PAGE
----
(1) Relief from pressure. This felt good! For the first time in years David was out from under the daily pressure of Saul’s pursuing him (27:4). That’s often how you’ll feel when you decide to solve your problems apart from the Lord. Perhaps you’re enduring the pressure of a difficult marriage and you finally decide, “I’m bailing out!” You’ll feel relief at first to be free from the pressure.
Or maybe you’re single and longing for a Christian mate. You’ve waited on the Lord for years, but you’re still spending every weekend alone. Then you say to yourself, “I’m going to die lonely and single. There is nothing better for me than to start dating non-Christians.” You will initially feel relief from your loneliness.
(2) Acceptance from the world (27:5-6). In spite of the kind things he had done for Saul, David had been rejected by Saul for years. But now, here was a leader who accepted David and sympathized with his problems. The minute you turn from the Lord to the world, the world will welcome you with open arms. “Finally, you’ve seen the light! Those Fundamentalists you used to hang around with were abusive! But we love you! Welcome to our camp!”
(3) The comforts of life (27:6, 9). After years of living in caves and hiding out in the wilderness, David finally had a place to call home. He could unpack his duffel bag and his wives could set up housekeeping. It was a great feeling! And, he was in the money. David’s raids were netting him a lot of spoil. Finally David and his men didn’t have to worry about where the next meal was coming from. Often when a Christian turns from the Lord to the world, Satan throws in a few material benefits as a welcome package.
(4) Growing popularity (1 Chron. 12:1-22). Men of valor were defecting to David at Ziklag from Saul’s army, until eventually there was a great army. It all felt so good. How could it be wrong when it felt so right? Often when you begin running with the world, you receive the popularity you never had when you were walking with God.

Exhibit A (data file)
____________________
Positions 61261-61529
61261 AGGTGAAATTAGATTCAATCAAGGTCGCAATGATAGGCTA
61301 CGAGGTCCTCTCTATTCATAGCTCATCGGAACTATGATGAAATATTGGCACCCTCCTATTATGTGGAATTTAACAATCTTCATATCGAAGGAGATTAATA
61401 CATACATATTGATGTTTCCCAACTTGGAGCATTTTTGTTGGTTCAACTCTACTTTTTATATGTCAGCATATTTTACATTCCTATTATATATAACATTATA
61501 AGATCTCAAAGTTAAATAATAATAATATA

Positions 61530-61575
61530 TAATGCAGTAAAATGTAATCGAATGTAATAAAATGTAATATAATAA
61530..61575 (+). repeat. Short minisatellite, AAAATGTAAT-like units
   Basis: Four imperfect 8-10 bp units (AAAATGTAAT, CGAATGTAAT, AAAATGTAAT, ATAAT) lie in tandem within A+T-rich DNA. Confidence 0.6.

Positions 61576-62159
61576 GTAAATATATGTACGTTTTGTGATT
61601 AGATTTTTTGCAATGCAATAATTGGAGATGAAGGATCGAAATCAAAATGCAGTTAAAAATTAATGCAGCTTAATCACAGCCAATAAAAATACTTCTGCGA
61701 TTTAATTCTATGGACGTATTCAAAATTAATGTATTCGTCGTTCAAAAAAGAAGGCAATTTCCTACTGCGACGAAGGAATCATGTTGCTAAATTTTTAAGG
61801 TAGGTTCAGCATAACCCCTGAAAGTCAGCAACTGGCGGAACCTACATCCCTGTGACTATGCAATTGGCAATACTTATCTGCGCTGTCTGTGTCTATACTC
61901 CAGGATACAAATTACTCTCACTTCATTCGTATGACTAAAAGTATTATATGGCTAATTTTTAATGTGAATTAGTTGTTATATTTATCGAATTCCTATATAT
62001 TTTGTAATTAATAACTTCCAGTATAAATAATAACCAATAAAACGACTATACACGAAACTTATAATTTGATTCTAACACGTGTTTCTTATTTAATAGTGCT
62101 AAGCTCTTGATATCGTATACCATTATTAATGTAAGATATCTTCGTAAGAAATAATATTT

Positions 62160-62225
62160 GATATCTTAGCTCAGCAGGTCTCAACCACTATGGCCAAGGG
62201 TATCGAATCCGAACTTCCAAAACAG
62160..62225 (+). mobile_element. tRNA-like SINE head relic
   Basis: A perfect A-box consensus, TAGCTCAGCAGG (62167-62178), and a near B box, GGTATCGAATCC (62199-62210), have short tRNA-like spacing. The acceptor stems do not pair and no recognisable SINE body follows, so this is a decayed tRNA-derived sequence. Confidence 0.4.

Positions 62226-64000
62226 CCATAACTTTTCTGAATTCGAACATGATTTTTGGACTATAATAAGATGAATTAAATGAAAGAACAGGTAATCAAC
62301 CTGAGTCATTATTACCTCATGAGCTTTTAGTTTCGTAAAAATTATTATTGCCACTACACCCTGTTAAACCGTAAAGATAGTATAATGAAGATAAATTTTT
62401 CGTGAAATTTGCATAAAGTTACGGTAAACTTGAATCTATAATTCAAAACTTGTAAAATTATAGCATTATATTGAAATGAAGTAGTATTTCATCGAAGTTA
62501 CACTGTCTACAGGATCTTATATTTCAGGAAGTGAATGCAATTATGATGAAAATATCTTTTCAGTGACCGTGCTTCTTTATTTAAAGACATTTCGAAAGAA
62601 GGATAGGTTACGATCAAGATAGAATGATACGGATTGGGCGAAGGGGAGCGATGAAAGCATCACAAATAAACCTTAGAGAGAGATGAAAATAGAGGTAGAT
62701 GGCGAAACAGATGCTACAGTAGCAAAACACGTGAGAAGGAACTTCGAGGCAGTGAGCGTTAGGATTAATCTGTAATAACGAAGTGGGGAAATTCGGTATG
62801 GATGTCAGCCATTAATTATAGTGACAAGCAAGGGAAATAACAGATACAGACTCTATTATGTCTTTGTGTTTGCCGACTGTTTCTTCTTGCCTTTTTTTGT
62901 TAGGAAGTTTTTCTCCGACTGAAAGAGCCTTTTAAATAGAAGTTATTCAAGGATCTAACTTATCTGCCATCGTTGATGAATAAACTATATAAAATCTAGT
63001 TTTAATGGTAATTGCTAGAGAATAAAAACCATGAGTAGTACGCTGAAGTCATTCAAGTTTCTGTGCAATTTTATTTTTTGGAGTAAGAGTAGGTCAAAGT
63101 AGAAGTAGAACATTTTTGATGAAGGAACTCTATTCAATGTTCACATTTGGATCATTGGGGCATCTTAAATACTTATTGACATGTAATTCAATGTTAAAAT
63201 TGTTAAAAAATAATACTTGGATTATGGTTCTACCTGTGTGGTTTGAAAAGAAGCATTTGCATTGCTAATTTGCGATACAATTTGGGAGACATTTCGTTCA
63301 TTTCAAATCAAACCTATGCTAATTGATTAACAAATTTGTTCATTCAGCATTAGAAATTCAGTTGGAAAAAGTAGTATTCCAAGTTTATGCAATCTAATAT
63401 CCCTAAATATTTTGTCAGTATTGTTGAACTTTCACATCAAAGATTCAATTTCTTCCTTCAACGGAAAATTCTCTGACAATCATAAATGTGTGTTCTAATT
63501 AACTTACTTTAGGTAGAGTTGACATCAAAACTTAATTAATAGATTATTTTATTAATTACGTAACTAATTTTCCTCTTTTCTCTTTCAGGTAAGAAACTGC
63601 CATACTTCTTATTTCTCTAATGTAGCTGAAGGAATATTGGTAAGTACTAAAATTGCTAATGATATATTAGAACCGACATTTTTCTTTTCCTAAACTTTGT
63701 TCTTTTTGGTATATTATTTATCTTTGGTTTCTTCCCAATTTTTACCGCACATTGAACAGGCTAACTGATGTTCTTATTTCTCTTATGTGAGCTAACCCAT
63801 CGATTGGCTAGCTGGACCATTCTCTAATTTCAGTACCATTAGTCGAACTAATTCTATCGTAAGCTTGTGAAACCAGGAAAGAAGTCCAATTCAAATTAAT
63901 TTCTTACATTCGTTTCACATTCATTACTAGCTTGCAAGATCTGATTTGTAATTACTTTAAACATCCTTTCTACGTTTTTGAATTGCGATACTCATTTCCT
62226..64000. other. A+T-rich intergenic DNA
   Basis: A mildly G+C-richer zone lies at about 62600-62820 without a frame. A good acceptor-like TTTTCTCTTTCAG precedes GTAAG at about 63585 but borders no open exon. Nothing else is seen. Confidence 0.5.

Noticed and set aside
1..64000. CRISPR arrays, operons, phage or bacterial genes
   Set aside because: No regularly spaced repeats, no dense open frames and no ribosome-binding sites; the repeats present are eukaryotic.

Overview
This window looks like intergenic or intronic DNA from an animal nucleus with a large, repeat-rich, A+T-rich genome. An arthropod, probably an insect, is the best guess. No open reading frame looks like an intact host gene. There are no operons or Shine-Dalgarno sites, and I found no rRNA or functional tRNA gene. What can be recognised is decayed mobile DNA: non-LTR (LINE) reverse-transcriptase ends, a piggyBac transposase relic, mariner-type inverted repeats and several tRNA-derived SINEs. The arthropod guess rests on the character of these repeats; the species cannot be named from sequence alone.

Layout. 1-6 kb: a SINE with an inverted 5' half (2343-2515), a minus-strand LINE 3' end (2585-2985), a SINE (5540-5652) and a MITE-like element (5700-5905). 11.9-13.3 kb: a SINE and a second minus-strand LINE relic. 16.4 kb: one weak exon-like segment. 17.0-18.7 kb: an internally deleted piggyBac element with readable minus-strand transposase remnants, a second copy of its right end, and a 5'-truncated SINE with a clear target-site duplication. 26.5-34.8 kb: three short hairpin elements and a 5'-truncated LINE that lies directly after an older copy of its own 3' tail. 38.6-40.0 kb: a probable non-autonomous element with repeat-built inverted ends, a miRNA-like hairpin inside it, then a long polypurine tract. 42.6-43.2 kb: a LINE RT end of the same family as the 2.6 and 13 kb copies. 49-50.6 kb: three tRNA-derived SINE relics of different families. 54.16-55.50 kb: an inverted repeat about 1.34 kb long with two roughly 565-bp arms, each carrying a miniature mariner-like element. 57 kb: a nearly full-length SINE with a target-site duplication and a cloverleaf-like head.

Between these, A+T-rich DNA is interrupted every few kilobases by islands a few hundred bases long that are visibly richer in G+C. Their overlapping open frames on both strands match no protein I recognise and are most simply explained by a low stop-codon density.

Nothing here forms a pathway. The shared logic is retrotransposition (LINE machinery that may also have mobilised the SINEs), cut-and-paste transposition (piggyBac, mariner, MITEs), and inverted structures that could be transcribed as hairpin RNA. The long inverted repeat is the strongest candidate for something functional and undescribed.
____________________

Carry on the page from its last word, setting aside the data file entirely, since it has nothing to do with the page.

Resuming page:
David’s experience was not uncommon. When you take the path away from the Lord, at first everything seems great. “By-path Meadow” looks like a nice place to be, until you get caught by the Giant Despair. Getting snagged by sin is like living on credit cards. At first, you can have a grand time. You can travel, stay in the best hotels, eat at the best restaurants, and have the time of your life. But the bills are going to come due! Sin snags us by making life more enjoyable at first.
Note how the bills came due for David:
David, the man who slew the giant from Gath who taunted the armies of the living God, the man who could not lift his own hand against Saul, the Lord’s anointed, now finds himself in league with the king of Gath going out to fight the armies of Israel, which included his dear friend, Jonathan! Incredible! David has been playing a con game, and now he’s trapped. He must have been having some serious hesitations, but he couldn’t refuse Achish or he would have jeopardized his and his men’s lives.
At this point, God graciously intervened through the Philistine warlords who asked a very pertinent question (29:3): “What are these Hebrews doing here?” Good question! What were they doing there? When a Christian runs with the world, those in the world often are aware of the inconsistency of the situation. They will often ask, “If you are a Christian, then what are you doing here?” The question is from God to bring us to repentance. Because these Philistine commanders didn’t trust David and his men, Achish was forced to send David home from the battle. This is where the bills really come due.
David and his men had left Ziklag to the sounds of children playing in the streets and women chatting as they went about their chores. There was the smell of bread baking in the ovens of their homes. But they came back to silence, except for the whistling of the desert wind. The only smell was the ashes of their homes. The place was deserted and destroyed.
And they don’t know about 30:2 or the rest of the story yet. For all they know, these raiders have hauled off all the women and children to enslave them or torture them to death. And so David’s men even talk about stoning David (30:6). Wow! David had never been so low in his life! At this point, as far as David was concerned, God and His promise to put David on the throne of Israel probably seemed a million miles away.
God’s grace does not mean that He protects us from the consequences of our sin. It is in the book written to defend the gospel of grace that Paul writes, “Do not be deceived [there’s that word again!], God is not mocked; for whatever a man sows, this he will also reap. For the one who sows to his own flesh shall from the flesh reap corruption, but the one who sows to the Spirit shall from the Spirit reap eternal life” (Gal. 6:7-8).
Please note how short-lived and easily lost are this world’s pleasures. When David moved into Ziklag, he probably thought, “This is great! Our own town, a place to call home. What more could I want?” But like all the world has to offer, it can be taken from you in a minute. Only with the Lord are there “solid joys and lasting pleasure,” as the hymn puts it. If David could have looked forward a few years to see what God had in store for him in Jerusalem, he would have been appalled at Ziklag!